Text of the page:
The Wisconsin frontier inspired many to tell stories about growing up in the wilderness. Carol Ryrie Brink captured some of her grandmother’s, Caroline Augusta Woodhouse’s stories about the period in her Newbery Award-winning book Caddie Woodlawn. Though some of the portrayals of Native Americans in the book are dated and misleading, the book offered a snapshot of the time.
Before Laura Ingalls arrived at the Little House in the Big Woods, Caroline “Caddie” Woodhouse lived in the Wisconsin woods and grew up living side-by-side with Native Americans. Her father, John V. Woodhouse is listed in tax and property records at the county courthouse as having received a grant of ownership signed by Abraham Lincoln.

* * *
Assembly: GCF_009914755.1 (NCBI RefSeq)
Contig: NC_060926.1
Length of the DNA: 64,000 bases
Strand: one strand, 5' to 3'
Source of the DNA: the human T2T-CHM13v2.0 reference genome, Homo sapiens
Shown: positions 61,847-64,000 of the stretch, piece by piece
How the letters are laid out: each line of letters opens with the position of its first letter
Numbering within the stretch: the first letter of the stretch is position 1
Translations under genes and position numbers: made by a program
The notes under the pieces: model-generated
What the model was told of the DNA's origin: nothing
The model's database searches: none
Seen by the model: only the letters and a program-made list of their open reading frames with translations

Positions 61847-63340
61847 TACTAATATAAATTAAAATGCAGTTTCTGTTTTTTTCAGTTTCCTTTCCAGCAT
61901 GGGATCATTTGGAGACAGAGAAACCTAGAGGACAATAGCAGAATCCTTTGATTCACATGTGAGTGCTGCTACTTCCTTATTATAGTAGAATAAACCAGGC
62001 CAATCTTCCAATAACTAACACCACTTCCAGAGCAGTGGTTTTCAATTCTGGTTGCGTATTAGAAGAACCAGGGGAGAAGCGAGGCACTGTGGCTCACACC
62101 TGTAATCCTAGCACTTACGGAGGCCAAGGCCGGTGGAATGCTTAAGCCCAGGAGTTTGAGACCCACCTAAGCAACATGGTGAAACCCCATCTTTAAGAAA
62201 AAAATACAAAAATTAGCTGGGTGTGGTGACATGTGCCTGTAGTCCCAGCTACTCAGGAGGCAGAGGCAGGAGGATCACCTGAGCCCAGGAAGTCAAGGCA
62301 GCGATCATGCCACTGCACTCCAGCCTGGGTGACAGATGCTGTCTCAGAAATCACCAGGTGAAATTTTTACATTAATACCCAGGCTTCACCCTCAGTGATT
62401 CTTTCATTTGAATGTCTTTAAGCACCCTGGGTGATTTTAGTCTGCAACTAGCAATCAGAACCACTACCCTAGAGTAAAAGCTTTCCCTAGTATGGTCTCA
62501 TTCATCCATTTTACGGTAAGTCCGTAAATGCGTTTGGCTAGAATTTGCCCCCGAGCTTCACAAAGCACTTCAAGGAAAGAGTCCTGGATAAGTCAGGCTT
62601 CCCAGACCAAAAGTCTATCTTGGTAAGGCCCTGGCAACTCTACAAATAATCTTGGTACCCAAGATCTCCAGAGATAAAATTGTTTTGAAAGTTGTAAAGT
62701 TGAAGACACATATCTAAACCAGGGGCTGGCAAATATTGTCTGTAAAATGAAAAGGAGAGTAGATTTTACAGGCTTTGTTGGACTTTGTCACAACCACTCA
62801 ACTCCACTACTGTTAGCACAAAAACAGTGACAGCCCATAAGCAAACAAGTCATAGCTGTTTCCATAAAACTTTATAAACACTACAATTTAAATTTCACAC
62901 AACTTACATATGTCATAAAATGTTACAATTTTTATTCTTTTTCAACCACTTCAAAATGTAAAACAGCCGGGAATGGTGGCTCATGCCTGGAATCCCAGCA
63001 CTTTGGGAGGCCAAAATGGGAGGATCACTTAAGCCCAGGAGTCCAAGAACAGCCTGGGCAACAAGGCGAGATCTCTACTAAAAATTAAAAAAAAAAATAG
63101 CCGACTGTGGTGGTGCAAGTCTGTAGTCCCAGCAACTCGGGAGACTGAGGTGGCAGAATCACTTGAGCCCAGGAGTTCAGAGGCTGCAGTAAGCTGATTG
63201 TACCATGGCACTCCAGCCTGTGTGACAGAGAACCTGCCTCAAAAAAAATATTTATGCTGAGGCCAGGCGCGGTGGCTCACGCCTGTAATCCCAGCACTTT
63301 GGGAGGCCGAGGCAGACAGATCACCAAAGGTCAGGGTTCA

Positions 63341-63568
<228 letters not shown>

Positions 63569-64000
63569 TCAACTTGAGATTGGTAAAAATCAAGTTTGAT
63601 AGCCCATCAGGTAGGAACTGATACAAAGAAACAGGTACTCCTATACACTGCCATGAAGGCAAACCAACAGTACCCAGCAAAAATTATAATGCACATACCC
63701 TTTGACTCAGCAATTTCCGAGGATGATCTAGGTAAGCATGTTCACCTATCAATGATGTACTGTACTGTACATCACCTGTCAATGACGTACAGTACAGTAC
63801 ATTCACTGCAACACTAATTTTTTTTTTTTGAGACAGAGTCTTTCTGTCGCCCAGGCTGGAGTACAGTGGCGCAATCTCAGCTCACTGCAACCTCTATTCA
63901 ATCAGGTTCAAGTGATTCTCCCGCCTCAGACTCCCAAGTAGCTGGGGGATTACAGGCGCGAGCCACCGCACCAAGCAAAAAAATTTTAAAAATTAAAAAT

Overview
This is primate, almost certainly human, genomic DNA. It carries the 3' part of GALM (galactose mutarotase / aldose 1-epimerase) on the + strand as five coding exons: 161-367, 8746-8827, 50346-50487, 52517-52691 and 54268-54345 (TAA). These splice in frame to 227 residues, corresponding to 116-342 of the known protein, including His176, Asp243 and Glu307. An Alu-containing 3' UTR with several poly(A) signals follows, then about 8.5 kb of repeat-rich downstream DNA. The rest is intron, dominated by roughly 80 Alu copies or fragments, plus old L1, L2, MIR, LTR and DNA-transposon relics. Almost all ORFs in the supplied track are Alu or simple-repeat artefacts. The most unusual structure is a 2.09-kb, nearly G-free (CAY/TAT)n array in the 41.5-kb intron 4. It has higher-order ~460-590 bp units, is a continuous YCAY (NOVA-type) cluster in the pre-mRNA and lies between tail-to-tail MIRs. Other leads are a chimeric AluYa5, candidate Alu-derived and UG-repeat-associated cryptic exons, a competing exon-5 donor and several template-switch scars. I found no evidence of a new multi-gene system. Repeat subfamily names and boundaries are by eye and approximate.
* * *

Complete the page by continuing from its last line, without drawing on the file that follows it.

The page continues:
In 1970, the Dunn County Historical Society established the Caddie Woodlawn Historical Park by moving the original 1856 house in which Caddie Agusta Woodhouse lived to a five-acre park. The area was once Caddie’s father’s original 160 acres of land. The house is a bit smaller than it was in Caddie’s time, with the wing including a kitchen and attic having been removed.
The house includes several posters to help visitors get a better understanding of life on the homestead. The park also includes a rough-hewn log cabin and a memorial “Erected in memory of pioneer children who perished and were buried in unmarked graves on the frontier.”
Know Before You Go
The Caddie Woodlawn Historical Park is located nine miles south of Menomonie, WI on Highway 25 and is open during daylight hours from spring to fall.